The government yesterday approved a proposal to recognize Pingpu Aborigines as indigenous peoples, by amending the Status Act For Indigenous Peoples (原住民身分法) to restore their identity, and linguistic and cultural rights, in accordance with a policy of transitional justice advanced by President Tsai Ing-wen (蔡英文).
The decision to create a new community, known as Pingpu Indigenous People, was announced yesterday by the Executive Yuan following a meeting on policies and status laws regarding Pingpu communities, with deliberations by government officials, academics and representatives of Pingpu communities.
Some Pingpu leaders welcomed the news, hailing it as a “historic decision” for the government to finally recognize Pingpu communities as Taiwanese indigenous peoples, adding that it would open a new era for justice and equality for all the major ethnic and cultural groups in Taiwan.
Photo courtesy of the Tainan City Government
“We are very happy that the Executive Yuan pushed forward on this policy. It is time for Pingpu communities to regain their indigenous status, which they had possessed in the past. On behalf of the Pingpu Siraya community in Tainan City, I want to thank the central government for respecting the right to self-identity and for the recognition of their indigenous status,” Tainan Mayor William Lai (賴清德) said. “This is the first time we have had a positive response from the government on this issue, after decades of struggling and campaigning.”
“However, there is more work to do to promote the cultural identities and traditions of Pingpu communities to restore and protect their rights the same as those of other recognized indigenous peoples,” he added.
Other Pingpu campaigners said that there are still protracted negotiations and hard bargaining to be done with the Council of Indigenous Peoples (CIP) in the years to come, as the proposal requires an itemized examination of the Indigenous Peoples Basic Act (原住民族基本法) on affected rights and applications of Pingpu communities, after the process of amending the Status Act For Indigenous Peoples (原住民身分法).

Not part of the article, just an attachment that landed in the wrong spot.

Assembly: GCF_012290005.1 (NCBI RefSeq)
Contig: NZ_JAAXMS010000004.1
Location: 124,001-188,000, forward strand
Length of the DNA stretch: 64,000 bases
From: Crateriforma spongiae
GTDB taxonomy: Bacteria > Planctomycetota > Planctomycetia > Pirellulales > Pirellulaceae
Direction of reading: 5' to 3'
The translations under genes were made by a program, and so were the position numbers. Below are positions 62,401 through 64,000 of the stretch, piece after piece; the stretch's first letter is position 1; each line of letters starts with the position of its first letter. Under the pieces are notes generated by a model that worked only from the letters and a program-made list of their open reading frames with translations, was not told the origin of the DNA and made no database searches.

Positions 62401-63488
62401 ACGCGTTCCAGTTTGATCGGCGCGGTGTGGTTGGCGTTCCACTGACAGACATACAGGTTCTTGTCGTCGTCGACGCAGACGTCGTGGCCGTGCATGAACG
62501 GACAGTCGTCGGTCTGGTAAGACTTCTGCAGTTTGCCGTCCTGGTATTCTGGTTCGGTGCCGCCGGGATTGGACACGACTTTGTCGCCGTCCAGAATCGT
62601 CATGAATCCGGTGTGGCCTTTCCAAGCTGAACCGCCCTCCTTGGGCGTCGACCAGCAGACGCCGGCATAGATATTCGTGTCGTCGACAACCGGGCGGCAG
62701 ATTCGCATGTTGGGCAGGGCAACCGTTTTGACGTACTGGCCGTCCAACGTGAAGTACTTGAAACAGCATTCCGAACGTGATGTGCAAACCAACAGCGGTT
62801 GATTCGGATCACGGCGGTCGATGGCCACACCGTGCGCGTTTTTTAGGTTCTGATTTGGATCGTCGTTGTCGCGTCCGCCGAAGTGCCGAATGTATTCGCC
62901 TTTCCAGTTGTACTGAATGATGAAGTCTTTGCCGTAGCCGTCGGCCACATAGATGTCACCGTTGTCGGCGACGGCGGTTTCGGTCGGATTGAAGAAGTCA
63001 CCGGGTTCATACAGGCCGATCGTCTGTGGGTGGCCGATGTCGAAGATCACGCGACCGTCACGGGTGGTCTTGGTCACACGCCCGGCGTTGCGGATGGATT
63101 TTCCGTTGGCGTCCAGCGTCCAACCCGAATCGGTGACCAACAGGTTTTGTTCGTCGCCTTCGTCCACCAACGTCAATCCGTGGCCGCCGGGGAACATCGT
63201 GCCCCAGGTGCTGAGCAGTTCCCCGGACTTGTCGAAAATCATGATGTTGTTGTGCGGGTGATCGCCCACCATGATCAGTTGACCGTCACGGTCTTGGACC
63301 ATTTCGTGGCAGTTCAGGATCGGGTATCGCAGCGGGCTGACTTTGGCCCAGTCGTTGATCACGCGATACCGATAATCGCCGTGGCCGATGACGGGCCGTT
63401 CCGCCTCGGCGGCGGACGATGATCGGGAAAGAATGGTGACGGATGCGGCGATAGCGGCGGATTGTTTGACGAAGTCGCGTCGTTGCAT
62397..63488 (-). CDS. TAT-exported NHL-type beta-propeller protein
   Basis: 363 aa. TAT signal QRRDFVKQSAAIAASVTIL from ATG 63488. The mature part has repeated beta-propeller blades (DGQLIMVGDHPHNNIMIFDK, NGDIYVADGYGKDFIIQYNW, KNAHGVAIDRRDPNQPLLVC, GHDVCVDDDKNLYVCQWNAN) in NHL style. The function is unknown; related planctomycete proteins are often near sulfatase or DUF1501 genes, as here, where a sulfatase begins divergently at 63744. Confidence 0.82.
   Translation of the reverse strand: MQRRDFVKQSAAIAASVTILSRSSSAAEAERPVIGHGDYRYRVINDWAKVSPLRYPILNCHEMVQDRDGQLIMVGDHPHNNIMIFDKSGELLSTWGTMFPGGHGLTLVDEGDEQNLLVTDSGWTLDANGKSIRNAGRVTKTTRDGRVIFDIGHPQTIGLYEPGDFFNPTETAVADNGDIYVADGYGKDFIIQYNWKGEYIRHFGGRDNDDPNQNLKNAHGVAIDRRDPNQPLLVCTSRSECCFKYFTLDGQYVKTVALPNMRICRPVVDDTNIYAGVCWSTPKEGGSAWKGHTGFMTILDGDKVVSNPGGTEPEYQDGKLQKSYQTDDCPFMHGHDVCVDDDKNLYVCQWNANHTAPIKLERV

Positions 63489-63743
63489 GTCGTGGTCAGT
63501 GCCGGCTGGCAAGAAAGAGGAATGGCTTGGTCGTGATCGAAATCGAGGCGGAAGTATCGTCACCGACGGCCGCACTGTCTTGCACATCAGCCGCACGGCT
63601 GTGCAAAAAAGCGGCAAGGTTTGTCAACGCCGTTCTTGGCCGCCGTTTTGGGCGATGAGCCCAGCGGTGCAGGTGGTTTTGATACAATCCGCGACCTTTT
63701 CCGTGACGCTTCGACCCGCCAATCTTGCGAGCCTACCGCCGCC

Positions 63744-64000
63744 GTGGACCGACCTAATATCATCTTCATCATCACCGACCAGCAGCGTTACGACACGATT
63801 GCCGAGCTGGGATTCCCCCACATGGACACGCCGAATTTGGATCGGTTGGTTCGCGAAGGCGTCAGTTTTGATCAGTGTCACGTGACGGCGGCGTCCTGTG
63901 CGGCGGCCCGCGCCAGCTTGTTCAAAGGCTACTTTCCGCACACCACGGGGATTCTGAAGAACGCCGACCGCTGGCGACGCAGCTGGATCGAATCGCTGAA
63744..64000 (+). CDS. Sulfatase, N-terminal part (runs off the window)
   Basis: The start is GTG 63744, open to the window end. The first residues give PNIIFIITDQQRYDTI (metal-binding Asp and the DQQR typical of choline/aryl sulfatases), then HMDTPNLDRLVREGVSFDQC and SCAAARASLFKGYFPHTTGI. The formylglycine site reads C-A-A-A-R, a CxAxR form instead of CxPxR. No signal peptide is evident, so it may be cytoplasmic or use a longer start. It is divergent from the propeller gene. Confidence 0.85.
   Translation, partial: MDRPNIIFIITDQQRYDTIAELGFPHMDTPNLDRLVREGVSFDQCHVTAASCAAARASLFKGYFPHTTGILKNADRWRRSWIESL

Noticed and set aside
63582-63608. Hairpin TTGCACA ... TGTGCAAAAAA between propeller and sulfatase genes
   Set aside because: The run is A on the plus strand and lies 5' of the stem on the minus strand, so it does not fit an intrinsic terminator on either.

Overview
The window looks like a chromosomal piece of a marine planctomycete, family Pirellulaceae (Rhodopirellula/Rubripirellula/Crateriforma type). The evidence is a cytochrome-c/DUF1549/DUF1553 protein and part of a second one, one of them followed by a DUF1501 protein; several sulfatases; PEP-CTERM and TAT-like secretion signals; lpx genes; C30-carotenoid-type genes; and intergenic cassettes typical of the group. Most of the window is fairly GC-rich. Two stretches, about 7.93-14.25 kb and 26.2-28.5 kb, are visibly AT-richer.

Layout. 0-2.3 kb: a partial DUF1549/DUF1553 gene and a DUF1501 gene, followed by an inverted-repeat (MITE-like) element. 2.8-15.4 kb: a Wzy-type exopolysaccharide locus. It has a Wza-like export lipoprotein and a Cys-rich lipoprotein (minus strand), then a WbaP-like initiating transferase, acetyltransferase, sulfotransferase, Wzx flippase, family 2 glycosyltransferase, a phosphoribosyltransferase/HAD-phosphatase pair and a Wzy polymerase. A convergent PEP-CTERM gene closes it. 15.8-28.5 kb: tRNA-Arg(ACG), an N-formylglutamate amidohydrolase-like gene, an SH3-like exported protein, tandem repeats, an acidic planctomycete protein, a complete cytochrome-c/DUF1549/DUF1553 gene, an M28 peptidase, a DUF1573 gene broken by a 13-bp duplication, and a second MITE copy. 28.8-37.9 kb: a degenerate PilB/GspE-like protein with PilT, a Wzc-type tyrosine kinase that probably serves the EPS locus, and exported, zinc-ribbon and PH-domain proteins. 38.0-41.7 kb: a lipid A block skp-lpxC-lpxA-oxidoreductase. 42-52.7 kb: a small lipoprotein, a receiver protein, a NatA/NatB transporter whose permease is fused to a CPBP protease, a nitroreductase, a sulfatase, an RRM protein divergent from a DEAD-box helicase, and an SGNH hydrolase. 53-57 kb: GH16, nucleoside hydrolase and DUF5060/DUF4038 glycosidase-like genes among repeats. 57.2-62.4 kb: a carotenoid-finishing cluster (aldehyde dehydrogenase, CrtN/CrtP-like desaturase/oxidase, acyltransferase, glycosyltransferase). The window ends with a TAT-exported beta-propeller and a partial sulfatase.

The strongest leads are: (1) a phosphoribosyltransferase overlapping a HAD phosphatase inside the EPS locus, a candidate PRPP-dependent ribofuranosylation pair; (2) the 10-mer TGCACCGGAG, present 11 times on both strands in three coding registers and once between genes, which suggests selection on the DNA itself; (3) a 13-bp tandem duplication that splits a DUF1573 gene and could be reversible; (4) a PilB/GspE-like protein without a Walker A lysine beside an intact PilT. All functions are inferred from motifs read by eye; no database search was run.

There has been opposition to the recognition of some Pingpu communities as indigenous peoples to limit their privileges and rights, and government subsidies given to 16 of the recognized Aboriginal groups, activists said.
Pingpu Papora youth campaigner Aidu Mali from central Taiwan said her youth organization has been deliberately excluded from meetings between the Executive Yuan and the CIP over the past year.
“The proposal to create another category as ‘Pingpu Indigenous People’ was not what we fought for. It only gives us a superficial title and we fear that the CIP will work hard to stall on granting any indigenous rights. In the end, we could be denied our rights and excluded from the system again,” she said.
Ketagalan community Pingpu rights campaigner Chen Kimman (陳金萬) said that although he welcomed the development, he also warned that CIP officials, in their own self-interest, had chosen not to grant indigenous status to Pingpu communities, but had deliberately drawn out the process with legal amendments and protracted negotiations, which could drag on for many years and could be impeded by politicians and special-interest groups.
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